Congressmen seek pro-life focus at NIH – OneNewsNow

A move is afoot in Congress to change the direction of the National Institutes of Health to more valuable and humane research projects.

Under the direction of Dr. Francis Collins, NIH has directed millions of dollars toward research on human embryos.

David Prentice of the Charlotte Lozier Institute tells OneNewsNow that Congressmen Jim Banks and Dan Lipinski have introduced the Patients First Act to change the agency's course.

The whole point of the bill," says Prentice, "is to prioritize NIH funding for adult stem cells that are going to be able to help patients, first, in the near term, be able to get them into the clinic and help these people. And that, again, is adult stem cells, not embryonic stem cells."

Dr. Collins is famous for leading the decade-long Human Genome Project, which mapped DNA sequences.

Once an atheist, Collins is also known for being an outspoken Christian in the scientific community, where faith is often mocked and dismissed. Yet the embryonic research at NIH has caused disappointment among pro-life activists, and some have called for his firing at NIH.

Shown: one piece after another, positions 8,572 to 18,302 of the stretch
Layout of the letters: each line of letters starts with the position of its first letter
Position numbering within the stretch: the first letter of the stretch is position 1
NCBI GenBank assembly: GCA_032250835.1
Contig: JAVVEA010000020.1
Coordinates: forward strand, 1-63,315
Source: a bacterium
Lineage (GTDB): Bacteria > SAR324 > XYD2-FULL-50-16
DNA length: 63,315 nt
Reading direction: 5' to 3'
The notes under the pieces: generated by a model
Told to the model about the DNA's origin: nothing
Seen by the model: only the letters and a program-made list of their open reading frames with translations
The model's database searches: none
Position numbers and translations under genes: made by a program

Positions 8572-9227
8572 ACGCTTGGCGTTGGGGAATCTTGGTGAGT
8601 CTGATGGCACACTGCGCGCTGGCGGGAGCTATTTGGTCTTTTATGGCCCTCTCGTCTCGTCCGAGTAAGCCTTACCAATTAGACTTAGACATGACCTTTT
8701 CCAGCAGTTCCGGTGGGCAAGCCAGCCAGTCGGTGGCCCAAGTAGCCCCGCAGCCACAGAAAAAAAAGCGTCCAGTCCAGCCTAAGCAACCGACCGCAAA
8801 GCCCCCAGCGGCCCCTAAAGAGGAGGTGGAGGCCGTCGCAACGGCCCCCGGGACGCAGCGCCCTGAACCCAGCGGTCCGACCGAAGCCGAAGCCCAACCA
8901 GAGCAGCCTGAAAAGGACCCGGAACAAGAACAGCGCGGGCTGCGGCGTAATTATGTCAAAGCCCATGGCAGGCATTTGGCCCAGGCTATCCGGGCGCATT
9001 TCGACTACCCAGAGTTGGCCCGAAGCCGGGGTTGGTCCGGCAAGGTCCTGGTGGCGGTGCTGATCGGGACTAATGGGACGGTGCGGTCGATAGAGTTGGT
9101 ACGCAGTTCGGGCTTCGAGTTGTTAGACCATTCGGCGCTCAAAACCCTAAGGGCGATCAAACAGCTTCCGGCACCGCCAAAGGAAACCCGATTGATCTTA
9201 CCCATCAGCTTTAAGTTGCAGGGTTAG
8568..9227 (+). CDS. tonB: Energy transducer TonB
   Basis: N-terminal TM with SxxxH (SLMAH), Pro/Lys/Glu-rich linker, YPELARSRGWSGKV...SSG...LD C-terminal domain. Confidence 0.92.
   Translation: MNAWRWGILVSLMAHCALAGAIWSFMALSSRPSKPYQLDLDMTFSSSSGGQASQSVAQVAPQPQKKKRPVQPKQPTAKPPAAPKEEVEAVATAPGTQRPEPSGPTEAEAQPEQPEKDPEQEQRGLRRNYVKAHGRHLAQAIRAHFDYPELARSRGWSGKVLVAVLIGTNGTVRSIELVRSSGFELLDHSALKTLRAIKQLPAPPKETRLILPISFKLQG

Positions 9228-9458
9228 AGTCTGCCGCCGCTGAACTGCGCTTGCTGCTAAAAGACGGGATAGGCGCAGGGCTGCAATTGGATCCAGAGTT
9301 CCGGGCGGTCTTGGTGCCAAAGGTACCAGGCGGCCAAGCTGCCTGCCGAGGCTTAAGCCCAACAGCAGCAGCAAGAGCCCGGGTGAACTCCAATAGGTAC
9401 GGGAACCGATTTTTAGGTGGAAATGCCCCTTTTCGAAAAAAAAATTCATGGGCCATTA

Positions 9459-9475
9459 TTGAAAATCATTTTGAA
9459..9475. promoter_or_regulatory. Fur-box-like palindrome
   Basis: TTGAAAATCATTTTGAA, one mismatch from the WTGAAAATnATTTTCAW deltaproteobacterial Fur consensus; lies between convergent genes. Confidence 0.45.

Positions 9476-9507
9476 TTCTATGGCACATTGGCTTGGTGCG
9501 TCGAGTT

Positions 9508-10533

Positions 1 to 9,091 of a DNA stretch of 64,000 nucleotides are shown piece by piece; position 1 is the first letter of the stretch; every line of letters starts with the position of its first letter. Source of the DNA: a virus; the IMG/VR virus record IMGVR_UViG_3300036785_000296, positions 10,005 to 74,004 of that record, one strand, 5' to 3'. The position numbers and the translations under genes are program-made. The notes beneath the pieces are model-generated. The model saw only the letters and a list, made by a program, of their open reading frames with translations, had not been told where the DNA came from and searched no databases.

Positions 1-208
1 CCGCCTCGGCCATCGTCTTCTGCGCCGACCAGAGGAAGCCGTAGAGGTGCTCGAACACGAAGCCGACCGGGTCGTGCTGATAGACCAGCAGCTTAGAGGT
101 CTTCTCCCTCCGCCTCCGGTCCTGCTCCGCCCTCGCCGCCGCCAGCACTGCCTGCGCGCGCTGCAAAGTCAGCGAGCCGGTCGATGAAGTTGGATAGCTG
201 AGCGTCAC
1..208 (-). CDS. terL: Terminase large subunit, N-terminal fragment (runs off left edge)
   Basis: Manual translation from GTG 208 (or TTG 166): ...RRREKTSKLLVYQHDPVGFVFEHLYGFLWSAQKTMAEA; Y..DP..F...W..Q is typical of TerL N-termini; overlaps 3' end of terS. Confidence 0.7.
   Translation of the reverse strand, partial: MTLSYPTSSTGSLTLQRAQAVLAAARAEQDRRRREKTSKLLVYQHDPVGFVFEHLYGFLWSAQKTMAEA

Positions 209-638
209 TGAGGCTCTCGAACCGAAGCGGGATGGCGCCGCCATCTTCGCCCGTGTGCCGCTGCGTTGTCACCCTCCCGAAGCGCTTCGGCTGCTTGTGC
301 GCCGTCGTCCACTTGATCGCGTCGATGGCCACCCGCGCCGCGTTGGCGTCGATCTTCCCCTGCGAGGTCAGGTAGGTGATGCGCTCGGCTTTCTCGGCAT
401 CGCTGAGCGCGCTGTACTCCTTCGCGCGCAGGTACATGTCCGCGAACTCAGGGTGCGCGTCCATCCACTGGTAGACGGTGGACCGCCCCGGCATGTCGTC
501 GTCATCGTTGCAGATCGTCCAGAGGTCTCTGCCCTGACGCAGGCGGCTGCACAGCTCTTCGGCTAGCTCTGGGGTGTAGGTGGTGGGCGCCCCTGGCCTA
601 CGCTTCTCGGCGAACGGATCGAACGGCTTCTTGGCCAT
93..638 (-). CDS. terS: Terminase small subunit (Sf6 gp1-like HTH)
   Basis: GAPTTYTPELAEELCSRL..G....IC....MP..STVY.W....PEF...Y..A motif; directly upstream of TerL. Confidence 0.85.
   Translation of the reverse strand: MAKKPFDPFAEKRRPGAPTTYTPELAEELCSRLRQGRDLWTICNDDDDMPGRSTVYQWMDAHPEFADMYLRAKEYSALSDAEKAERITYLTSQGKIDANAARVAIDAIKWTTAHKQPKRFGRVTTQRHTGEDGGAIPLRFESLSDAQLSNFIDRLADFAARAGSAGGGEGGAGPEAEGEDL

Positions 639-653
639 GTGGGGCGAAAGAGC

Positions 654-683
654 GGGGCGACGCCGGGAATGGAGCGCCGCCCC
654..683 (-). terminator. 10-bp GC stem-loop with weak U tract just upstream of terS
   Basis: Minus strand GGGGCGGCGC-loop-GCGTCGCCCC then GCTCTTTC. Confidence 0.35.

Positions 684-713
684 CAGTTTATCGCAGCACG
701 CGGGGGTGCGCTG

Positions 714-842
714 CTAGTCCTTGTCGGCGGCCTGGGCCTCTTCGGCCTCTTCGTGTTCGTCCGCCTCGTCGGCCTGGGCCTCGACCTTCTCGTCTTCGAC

The proposed legislation could mean hundreds of millions of dollars would be directed toward adult stem cells, which are already being used to treat medical conditions for an estimated 1.5 million patients around the world.

Shifting research to stem cells is going to help patients, not just mean playing in the laboratory, which is what happens with embryonic stem cells as well as fetal tissue and fetal stem cells, Prentice adds. Embryonic and fetal stem cells have been failures.

Prentice says the latter forms of research are unethical, so instead the money could be spent to accelerate research on something of proven value.

Charlotte Lozier Institute would also like to see bills dealing with other ethical concerns at NIH including animal/human hybrids and research using aborted baby tissue.

We moderate all reader comments, usually within 24 hours of posting (longer on weekends). Please limit your comment to 300 words or less and ensure it addresses the article - NOT another reader's comments. Comments that contain a link (URL), an inordinate number of words in ALL CAPS, rude remarks directed at other readers, or profanity/vulgarity will not be approved.

Go here to see the original:
Congressmen seek pro-life focus at NIH - OneNewsNow

Related Post